Anyone who has wondered why President Bush has not bothered to secure our borders is advised to spend some time examining the SPP working groups’ agenda. In every area of activity, the SPP agenda stresses free and open movement of people, trade, and capital within the North American Union. Once the SPP agenda is implemented with appropriate departmental regulations, there will be no area of immigration policy, trade rules, environmental regulations, capital flows, public health, plus dozens of other key policy areas countries that the U.S. government will be able to decide alone, or without first consulting with some appropriate North American Union regulatory body. At best, our border with Mexico will become a speed bump, largely erased, with little remaining to restrict the essentially free movement of people, trade, and capital.
Canada has established an SPP working group within their Foreign Affairs department. Mexico has placed the SPP within the office of the Secretaria de Economia and created and extensive website for the Alianza Para La Securidad y La Prosperidad de Améica del Norte (ASPAN). On this Mexican website, ASPAN is described as “a permanent, tri-lateral process to create a major integration of North America.”
The extensive working group activity being implemented right now by the government of Mexico, Canada, and the United States is consistent with the blueprint laid out in the May 2005 report of the Council on Foreign Relations (CFR), titled “Building a North American Community.”
The Task Force’s central recommendation is the establishment by 2010 of a North American economic and security community, the boundaries of which would be defined by a common external tariff and an outer security perimeter. (page xvii)
The only borders or tariffs which would remain would be those around the continent, not those between the countries within:
Its (the North American Community’s) boundaries will be defined by a common external tariff and an outer security perimeter within which the movement of people, products, and capital will be legal, orderly, and safe. Its goal will be to guarantee a free, secure, just, and prosperous North America. (page 3)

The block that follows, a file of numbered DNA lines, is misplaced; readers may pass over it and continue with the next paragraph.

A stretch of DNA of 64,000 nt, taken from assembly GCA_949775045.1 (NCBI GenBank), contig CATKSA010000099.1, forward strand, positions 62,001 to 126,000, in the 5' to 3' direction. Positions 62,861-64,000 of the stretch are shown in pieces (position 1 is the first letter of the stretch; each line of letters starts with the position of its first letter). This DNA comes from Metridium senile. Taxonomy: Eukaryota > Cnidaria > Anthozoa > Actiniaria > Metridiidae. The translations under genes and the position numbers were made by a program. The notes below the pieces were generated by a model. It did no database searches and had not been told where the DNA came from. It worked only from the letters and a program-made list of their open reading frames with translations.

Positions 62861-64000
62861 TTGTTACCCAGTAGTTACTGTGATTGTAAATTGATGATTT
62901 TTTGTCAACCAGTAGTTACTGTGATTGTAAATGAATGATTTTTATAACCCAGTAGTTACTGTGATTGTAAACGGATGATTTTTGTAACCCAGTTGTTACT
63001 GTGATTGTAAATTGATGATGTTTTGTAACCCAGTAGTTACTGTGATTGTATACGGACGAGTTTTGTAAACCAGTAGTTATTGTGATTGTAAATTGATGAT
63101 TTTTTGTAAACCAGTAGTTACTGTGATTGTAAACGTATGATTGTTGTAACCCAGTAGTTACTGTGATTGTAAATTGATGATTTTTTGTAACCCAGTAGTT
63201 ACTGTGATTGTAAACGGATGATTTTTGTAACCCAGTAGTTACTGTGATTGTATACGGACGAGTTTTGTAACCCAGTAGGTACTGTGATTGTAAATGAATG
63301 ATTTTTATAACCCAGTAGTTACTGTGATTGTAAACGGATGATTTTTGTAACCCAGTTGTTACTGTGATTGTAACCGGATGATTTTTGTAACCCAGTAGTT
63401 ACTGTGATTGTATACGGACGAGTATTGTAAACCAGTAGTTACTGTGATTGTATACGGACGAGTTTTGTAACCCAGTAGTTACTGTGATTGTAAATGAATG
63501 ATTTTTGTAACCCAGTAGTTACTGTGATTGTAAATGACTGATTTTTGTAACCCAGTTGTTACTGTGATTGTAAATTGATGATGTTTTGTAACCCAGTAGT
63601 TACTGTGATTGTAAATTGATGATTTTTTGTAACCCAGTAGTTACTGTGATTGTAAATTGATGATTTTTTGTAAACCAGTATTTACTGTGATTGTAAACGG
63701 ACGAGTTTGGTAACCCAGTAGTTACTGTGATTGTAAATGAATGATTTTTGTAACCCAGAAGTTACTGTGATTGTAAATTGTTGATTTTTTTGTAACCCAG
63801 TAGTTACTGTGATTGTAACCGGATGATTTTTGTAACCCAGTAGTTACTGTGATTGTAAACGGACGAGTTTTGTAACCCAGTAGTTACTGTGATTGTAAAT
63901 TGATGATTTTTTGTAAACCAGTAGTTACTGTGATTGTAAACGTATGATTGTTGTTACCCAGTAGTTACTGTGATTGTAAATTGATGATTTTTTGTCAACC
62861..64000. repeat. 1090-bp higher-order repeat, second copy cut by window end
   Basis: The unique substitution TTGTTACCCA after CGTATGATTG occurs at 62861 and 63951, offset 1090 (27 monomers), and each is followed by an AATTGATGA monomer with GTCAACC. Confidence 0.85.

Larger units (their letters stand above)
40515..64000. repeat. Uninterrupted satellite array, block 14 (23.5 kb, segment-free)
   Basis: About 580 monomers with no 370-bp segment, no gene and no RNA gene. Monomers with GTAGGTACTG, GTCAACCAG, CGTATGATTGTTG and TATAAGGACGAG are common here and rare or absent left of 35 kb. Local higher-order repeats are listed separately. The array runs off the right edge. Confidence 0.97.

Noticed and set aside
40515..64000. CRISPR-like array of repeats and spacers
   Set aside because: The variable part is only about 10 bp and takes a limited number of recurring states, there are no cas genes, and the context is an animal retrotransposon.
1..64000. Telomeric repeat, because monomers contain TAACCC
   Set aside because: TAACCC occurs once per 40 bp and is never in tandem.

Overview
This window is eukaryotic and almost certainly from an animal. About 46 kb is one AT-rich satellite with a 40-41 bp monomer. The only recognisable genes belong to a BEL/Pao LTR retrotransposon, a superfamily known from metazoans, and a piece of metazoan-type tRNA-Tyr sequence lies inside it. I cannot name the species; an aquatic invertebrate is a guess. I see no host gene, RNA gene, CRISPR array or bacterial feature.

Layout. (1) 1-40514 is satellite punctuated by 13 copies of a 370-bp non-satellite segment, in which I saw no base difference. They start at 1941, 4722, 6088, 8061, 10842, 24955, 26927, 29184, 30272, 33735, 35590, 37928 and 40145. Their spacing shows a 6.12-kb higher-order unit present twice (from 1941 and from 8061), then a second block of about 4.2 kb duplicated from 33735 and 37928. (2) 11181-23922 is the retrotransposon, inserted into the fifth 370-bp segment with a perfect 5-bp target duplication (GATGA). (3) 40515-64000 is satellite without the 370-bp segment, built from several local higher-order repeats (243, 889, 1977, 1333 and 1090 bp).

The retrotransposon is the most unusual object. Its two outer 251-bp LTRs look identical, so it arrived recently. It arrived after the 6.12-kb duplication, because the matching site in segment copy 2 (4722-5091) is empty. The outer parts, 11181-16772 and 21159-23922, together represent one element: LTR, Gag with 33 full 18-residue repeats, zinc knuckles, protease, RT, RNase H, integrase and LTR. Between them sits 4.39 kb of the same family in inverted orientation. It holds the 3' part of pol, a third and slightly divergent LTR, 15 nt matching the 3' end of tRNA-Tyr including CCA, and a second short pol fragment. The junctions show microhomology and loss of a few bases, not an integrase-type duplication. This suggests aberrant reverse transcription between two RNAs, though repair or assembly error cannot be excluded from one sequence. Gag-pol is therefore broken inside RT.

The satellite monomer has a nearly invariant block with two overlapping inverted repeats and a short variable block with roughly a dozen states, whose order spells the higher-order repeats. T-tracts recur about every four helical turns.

What will happen to the sovereignty of the United States? The model is the European Community. While the United States would supposedly remain as a country, many of our nation-state prerogatives would ultimately be superseded by the authority of a North American court and parliamentary body, just as the U.S. dollar would have to be surrendered for the “Amero,” the envisioned surviving currency of the North American Union. The CFR report left no doubt that the North American Union was intended to evolve through a series of regulatory decisions:
While each country must retain its right to impose and maintain unique regulations consonant with its national priorities and income level, the three countries should make a concerted effort to encourage regulatory convergence.
The three leaders highlighted the importance of addressing this issue at their March 2005 summit in Texas. The Security and Prosperity Partnership for North America they signed recognizes the need for a stronger focus on building the economic strength of the continent in addition to ensuring its security. To this end, it emphasizes regulatory issues. Officials in all three countries have formed a series of working groups under designated lead cabinet ministers. These working groups have been ordered to produce an action plan for approval by the leaders within ninety days, by late June 2005, and to report regularly thereafter. (pages 23-24)
Again, the CFR report says nothing about reporting to Congress or to the American people. What we have underway here with the SPP could arguably be termed a bureaucratic coup d’etat. If that is not the intent, then President Bush should rein in the bureaucracy until the American people have been fully informed of the true nature of our government’s desire to create a North American Union. Otherwise, the North American Union will become a reality in 2010 as planned. Right now, the only check or balance being exercised is arguably Congressional oversight of the executive bureaucracy, even though Congress itself might not fully appreciate what is happening.